Union government affairs consultant for the Southwest Mountain Regional Council of Carpenters Matthew Capably, said the charter amendment proposal was the city council looking  for somewhere where  the “grass is always greener.” Capably told the council this:

“I have dealt both with strong mayor municipalities and strong manager-council municipalities. … And I have to say, the strong mayor structure is better. It’s more accountable. It’s more transparent. You don’t have an unaccountable, appointed bureaucrat that isn’t accountable to the voters.”

Fire Department Miguel Titman, president of the International Association of Fire Fighters Local 244, echoed Capalby’s statements, saying that he’d spoken with labor leaders across the Southwest about their relationship with a council-manager form of government. Titman said this:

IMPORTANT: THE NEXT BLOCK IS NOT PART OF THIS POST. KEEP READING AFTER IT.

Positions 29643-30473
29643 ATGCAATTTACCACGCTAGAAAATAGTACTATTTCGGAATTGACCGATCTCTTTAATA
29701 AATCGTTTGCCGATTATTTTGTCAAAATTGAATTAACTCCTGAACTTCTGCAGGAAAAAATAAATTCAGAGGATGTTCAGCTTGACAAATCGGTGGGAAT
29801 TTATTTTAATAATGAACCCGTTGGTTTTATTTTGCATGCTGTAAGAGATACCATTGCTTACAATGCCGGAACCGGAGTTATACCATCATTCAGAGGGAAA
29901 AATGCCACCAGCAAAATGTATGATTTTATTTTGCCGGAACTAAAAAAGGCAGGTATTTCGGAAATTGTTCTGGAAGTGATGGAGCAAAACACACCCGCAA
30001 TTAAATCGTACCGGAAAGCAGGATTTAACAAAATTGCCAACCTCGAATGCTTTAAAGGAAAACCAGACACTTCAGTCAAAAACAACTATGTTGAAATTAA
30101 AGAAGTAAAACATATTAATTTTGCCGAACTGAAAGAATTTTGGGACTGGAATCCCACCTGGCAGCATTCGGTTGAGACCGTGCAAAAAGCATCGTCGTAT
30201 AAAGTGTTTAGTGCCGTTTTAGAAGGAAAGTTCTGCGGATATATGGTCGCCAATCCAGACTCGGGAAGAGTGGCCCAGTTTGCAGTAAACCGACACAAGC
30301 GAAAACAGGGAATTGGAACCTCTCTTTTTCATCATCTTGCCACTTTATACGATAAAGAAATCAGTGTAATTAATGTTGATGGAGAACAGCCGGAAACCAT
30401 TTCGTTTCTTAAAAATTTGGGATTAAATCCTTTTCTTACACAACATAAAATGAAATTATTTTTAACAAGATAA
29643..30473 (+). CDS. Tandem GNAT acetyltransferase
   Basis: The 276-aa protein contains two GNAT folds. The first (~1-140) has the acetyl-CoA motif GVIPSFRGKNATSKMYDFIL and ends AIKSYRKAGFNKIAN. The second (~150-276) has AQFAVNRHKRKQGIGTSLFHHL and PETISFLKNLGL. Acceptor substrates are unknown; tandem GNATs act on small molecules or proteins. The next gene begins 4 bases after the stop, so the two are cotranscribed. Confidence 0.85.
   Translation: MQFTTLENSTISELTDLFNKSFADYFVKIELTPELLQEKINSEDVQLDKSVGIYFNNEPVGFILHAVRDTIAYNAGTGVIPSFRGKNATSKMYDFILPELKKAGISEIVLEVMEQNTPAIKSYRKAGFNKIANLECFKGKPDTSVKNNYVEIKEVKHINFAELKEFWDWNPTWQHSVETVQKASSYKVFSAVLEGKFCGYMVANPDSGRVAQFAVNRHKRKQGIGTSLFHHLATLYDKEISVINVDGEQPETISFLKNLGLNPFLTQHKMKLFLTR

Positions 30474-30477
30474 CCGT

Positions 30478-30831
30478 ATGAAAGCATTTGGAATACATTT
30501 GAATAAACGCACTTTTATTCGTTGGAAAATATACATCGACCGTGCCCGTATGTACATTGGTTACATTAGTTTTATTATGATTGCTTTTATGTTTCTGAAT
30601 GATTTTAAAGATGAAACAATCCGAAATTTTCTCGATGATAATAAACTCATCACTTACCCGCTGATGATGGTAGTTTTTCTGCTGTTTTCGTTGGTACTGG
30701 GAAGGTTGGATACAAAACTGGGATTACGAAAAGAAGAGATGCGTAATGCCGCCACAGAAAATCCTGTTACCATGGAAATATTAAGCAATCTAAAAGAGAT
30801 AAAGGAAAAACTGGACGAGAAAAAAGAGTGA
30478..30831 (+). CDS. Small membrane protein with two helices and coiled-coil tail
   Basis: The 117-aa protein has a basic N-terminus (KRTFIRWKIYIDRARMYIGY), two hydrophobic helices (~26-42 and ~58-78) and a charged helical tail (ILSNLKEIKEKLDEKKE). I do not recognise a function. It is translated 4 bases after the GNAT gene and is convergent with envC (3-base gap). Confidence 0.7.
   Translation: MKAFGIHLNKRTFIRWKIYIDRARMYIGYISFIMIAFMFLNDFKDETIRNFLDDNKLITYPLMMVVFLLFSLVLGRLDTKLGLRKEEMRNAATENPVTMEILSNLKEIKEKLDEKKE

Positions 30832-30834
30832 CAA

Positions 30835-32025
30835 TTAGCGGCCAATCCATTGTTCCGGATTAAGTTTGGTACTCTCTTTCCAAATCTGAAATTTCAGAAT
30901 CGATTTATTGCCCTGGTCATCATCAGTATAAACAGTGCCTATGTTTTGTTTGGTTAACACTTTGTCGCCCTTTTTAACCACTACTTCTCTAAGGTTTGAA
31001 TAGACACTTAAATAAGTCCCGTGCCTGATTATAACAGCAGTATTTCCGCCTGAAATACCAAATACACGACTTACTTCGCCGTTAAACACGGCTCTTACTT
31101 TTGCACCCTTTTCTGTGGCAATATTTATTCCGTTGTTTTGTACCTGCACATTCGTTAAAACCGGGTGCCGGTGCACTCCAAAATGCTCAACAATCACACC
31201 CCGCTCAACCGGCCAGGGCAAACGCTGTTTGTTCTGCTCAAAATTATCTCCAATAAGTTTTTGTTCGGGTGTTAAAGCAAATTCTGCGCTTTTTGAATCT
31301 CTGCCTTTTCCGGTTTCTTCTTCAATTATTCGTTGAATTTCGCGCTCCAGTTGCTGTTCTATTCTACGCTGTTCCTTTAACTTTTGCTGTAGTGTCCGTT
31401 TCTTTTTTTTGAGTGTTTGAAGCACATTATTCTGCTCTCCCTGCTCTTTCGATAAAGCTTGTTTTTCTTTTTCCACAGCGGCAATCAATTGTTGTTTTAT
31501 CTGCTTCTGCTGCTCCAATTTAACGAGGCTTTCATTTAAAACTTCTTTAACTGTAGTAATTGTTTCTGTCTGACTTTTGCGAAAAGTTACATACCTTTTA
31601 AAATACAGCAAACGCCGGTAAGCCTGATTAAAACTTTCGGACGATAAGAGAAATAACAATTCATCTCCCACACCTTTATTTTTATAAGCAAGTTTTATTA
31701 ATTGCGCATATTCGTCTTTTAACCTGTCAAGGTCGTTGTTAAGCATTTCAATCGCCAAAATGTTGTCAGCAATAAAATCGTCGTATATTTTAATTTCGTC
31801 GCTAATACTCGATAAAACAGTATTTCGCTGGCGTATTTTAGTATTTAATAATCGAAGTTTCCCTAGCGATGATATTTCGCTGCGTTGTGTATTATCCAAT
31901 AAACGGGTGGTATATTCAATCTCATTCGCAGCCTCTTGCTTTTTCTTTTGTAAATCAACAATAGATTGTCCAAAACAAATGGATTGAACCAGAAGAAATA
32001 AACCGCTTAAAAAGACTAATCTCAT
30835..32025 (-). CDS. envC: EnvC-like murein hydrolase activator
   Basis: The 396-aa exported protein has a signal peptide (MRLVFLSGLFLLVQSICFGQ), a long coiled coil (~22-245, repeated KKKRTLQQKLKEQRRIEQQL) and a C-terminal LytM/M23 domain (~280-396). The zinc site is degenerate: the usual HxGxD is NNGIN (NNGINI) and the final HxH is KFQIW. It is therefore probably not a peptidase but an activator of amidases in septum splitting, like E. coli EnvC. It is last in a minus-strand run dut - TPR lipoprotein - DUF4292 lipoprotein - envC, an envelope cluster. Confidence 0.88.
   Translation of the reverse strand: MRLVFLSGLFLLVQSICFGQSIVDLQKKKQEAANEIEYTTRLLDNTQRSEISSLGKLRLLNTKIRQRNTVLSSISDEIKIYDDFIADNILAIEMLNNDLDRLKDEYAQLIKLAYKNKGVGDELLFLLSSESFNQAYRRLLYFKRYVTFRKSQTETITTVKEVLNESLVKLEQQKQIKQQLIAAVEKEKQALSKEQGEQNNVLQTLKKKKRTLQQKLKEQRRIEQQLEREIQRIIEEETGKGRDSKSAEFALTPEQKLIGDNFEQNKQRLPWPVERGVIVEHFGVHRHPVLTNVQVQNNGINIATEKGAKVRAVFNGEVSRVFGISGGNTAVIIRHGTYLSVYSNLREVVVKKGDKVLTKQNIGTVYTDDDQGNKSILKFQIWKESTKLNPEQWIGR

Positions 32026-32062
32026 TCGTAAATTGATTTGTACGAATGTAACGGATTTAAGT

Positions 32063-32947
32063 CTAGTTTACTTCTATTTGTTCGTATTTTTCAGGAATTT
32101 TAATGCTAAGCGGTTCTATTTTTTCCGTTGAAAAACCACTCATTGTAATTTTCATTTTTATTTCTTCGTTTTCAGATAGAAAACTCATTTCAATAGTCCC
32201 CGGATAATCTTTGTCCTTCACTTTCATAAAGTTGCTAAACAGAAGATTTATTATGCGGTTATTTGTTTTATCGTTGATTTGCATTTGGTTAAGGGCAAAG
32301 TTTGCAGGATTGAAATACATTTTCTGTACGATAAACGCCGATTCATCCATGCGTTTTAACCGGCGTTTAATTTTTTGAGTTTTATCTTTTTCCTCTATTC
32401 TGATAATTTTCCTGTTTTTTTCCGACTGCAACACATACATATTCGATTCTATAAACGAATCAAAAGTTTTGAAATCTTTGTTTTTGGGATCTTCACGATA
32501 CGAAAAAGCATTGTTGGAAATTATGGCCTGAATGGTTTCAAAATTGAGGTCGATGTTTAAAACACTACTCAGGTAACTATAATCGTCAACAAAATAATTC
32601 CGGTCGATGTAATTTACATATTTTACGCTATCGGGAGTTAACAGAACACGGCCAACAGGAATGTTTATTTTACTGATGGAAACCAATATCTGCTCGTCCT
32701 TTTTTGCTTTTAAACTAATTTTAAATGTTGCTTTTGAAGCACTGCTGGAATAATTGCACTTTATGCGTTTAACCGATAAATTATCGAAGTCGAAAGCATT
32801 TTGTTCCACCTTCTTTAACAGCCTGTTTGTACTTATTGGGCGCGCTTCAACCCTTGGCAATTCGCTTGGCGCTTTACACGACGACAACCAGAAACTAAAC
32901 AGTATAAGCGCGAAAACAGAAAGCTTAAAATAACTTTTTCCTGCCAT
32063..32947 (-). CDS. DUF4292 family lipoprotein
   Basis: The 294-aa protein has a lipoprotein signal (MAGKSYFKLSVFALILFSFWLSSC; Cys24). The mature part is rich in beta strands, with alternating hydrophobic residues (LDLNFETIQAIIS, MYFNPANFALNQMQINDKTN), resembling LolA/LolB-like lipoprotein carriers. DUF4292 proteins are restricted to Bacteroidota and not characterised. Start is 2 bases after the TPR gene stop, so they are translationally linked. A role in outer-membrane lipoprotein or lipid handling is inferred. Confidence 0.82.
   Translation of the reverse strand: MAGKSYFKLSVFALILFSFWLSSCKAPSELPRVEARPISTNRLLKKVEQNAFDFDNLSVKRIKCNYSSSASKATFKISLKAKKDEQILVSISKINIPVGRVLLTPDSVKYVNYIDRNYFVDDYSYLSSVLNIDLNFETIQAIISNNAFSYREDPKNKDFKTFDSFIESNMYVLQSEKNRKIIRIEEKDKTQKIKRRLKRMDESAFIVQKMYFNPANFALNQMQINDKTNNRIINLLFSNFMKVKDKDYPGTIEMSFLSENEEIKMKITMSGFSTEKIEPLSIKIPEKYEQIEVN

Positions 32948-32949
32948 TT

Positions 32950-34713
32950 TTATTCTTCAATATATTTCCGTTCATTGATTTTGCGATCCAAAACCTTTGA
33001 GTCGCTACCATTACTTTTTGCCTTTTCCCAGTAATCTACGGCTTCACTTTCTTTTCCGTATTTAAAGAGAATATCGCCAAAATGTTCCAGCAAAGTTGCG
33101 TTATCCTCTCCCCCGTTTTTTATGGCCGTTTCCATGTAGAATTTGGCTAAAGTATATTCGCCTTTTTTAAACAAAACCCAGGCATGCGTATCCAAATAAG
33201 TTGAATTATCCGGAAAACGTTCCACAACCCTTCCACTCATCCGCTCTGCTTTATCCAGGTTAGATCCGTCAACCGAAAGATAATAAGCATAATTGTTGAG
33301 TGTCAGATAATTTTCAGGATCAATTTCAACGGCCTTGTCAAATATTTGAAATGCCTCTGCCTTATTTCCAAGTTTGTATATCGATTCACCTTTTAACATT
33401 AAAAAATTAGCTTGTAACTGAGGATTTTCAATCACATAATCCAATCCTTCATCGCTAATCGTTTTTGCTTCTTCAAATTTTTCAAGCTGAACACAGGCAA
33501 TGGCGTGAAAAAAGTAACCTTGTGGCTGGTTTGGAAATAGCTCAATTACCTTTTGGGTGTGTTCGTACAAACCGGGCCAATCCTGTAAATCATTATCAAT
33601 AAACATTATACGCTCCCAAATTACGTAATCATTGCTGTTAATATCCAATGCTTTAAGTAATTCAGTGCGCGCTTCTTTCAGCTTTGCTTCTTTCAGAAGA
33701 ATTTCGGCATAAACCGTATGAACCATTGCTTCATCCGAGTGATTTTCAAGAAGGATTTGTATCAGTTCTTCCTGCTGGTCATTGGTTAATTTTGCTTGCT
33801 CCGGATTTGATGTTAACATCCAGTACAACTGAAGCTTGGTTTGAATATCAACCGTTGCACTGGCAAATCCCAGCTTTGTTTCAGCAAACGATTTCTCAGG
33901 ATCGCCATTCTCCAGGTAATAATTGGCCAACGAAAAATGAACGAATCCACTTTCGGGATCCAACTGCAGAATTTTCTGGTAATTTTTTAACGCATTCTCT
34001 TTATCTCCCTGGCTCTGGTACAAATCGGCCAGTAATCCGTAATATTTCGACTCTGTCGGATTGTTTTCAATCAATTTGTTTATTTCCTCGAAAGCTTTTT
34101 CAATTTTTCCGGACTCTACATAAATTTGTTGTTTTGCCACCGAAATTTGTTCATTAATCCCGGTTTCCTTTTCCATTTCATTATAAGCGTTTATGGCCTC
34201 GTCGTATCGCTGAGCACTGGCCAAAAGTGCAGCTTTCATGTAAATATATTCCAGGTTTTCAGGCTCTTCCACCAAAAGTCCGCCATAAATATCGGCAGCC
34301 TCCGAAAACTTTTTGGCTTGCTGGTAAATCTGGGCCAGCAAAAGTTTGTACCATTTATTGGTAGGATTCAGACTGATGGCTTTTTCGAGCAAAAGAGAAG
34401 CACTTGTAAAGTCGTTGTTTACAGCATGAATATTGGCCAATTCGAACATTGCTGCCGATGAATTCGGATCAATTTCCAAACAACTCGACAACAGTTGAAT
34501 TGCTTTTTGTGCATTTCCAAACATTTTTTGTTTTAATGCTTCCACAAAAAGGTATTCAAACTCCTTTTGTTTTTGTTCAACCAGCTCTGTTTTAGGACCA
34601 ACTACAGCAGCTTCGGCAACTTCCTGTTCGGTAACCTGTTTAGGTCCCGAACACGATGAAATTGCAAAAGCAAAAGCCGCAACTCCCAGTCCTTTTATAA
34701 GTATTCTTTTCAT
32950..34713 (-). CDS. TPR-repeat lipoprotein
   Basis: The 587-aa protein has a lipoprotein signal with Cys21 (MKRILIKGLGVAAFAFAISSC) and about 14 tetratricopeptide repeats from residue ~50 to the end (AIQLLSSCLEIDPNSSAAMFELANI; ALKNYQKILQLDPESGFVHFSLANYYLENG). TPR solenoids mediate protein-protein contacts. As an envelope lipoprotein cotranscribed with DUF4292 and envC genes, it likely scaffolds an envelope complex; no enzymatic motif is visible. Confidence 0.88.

“What I found is that there was one city that enjoyed (it) because they had a good relationship with their city manager. …  The rest did not … so when in my position, I would like to negotiate, I’d like to deal with someone with executive authority.”

Links to the quoted news sources are here: